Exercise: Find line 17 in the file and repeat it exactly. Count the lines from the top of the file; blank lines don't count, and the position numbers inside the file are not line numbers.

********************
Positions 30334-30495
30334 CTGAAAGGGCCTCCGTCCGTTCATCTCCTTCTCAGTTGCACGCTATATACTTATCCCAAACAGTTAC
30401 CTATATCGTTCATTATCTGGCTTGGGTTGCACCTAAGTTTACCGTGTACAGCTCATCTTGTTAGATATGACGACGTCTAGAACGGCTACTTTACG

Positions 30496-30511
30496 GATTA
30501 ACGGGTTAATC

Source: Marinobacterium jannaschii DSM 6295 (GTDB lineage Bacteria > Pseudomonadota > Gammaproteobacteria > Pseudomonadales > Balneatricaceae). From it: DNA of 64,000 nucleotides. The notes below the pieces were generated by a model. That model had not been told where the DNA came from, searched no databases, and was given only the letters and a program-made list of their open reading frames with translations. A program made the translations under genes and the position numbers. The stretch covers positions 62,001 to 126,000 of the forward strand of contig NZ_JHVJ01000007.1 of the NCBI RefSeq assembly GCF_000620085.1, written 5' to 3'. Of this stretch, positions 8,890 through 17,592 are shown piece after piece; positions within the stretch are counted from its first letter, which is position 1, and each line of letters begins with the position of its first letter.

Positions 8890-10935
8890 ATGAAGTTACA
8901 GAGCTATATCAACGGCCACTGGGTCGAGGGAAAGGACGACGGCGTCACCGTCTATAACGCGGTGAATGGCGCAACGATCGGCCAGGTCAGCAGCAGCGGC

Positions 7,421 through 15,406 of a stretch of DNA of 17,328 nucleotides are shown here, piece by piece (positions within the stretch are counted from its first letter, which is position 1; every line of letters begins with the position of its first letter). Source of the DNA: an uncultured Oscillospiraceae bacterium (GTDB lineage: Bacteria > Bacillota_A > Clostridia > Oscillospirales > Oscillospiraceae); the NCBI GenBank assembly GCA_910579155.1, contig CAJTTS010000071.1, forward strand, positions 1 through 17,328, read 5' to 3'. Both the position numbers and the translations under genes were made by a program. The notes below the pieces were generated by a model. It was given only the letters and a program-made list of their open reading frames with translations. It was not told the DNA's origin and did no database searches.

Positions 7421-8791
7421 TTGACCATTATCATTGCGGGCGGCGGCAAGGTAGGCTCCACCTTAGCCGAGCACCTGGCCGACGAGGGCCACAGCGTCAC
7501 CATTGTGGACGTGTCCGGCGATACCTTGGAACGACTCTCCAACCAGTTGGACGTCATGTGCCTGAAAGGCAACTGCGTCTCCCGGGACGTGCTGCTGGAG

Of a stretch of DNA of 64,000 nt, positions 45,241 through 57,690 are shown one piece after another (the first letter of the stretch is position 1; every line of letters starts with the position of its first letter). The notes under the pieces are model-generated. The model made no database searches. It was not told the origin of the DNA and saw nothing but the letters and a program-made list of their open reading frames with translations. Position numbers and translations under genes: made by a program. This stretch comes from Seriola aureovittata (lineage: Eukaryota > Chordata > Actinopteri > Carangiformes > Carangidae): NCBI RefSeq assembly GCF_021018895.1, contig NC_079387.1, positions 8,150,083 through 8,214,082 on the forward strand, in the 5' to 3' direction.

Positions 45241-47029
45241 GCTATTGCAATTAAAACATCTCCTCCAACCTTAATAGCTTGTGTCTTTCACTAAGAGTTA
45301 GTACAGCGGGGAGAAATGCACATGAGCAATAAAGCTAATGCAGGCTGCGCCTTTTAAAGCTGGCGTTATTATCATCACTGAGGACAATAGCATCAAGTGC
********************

45241 GCTATTGCAATTAAAACATCTCCTCCAACCTTAATAGCTTGTGTCTTTCACTAAGAGTTA